The first full week of June is National Flag Football Week, which celebrates a safer alternative to traditional tackle football. If your child is excited to play flag football, a few practice drills can help improve their skills and excel in the sport while having fun at home. Head out to the backyard or a nearby park and try these six basic flag football drills!
Consider this first drill a warm-up. Stand facing your child and throw a football back and forth. Start a few feet apart and take a step back after each throw. Continue moving apart until one of you drops the ball. Then, return to the starting position and begin the drill again. Aim to complete a certain number of catches or reach a certain distance apart before moving on.
To work on passing accuracy, set up cones or other markers at different distances and angles. The player will attempt to throw the football and knock each of the cones over. As your child’s skills improve, try challenging them to throw the ball at a cone while running backwards or sideways.
Routes help young flag football players feel more comfortable during a game. Here are two simple route-running drills to try:
At first, parents can have their child practice running the route without a ball in play. It may be helpful to set up cones or other markers to signal when to turn around or change directions. Once your child understands the route, you can throw a football into the mix.
To work on agility and footwork, set up three cones or other markers in a straight line about five yards apart. The player sprints to the first cone and runs a complete circle around it, keeping their feet and body facing forward. Then, they sprint to the second cone, followed by the third cone, using the same forward-facing technique each time.
After circling the last cone, turn around and repeat the drill coming back. Have the player run around the cones in the opposite direction this time.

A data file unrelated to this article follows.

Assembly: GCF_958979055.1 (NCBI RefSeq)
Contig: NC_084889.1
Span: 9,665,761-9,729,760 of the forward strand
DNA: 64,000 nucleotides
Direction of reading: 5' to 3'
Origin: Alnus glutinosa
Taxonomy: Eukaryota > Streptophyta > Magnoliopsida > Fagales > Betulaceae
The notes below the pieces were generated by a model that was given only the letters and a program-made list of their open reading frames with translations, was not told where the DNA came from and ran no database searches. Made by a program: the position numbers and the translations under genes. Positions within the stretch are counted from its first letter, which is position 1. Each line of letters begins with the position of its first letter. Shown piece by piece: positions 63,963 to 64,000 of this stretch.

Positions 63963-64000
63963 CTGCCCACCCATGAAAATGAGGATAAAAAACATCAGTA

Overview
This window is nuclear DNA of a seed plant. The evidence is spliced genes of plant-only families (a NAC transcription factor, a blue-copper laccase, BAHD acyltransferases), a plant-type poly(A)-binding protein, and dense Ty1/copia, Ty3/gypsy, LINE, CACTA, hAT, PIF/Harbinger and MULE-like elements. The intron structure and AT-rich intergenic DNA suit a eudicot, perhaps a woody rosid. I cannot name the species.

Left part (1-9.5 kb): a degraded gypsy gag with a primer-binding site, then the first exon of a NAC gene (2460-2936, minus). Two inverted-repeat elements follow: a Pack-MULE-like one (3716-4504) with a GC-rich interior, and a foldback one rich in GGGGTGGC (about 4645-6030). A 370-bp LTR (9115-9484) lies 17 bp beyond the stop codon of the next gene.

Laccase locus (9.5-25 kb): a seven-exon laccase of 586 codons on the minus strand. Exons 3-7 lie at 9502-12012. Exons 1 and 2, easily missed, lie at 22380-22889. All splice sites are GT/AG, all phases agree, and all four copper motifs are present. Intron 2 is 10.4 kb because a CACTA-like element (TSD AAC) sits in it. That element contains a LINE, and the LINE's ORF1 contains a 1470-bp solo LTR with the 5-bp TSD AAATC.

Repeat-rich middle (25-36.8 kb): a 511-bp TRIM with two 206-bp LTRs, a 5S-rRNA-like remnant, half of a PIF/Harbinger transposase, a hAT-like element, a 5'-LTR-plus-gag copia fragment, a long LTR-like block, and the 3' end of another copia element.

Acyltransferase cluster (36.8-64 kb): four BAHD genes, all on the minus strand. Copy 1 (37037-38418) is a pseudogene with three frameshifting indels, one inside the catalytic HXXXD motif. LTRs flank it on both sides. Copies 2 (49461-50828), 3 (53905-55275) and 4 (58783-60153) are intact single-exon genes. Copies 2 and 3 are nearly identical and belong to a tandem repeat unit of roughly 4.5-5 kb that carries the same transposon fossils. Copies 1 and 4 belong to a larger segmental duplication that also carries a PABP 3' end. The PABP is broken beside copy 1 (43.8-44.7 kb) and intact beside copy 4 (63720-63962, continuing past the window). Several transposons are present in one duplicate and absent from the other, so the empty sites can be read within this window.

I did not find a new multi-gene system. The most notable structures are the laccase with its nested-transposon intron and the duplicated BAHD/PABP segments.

The ability to pull an opponent’s flag is an important skill every flag football player must develop. To help teach this skill, we use a drill called “The Gauntlet.” For this drill, you will need to set up a small football field about 10 yards long and 5 yards wide. Players will start on opposite ends of the field so they are roughly 10 yards apart. Have your child play defense first. The offensive player will run within the cones to try and get past the defensive player. The defensive player has to try and grab the player’s flags.
This drill is important for developing coordination skills. If you have more than two people willing to participate at home, you can line up more than one offensive player. Once the flags on the first player are pulled, send the next one immediately. Be sure to switch roles so your athlete gets to practice offensive and defensive techniques. Please note, if you don’t have a flag belt at home, you can tuck towels or grocery bags into the players’ shorts.
Flag football players should practice performing a clean handoff without dropping the ball. To run this drill, first set up two cones in a straight line about 5-10 yards apart. The player on one side holds the ball. Both players begin running toward the opposite cone at the same time. When the players meet in the middle, the ball is handed off as they continue to run to the opposite cone and to the back of the line. As they hand the ball off, it’s important to remember the proper technique of placing the ball into the recipient’s cradled arms rather than having the recipient reach out with their hands and grab it. This could be done with as few as two people or as many players as you want. Make sure every player gets a chance at each cone. As the players’ skills develop, you can choose to move the cones further away.
If you’re still looking for a flag football league for your child to join, consider i9 Sports®®. We are proud to be a leader in raising awareness about safety in youth sports. That’s why we offer flag football to benefit the players learning the game with less risk of injury. Our age-appropriate programs include one-day-a-week classes that fit into your family’s busy schedule. We also emphasize good sportsmanship both on the field and in everyday life. To us, this is The Way Youth Sports Should Be®!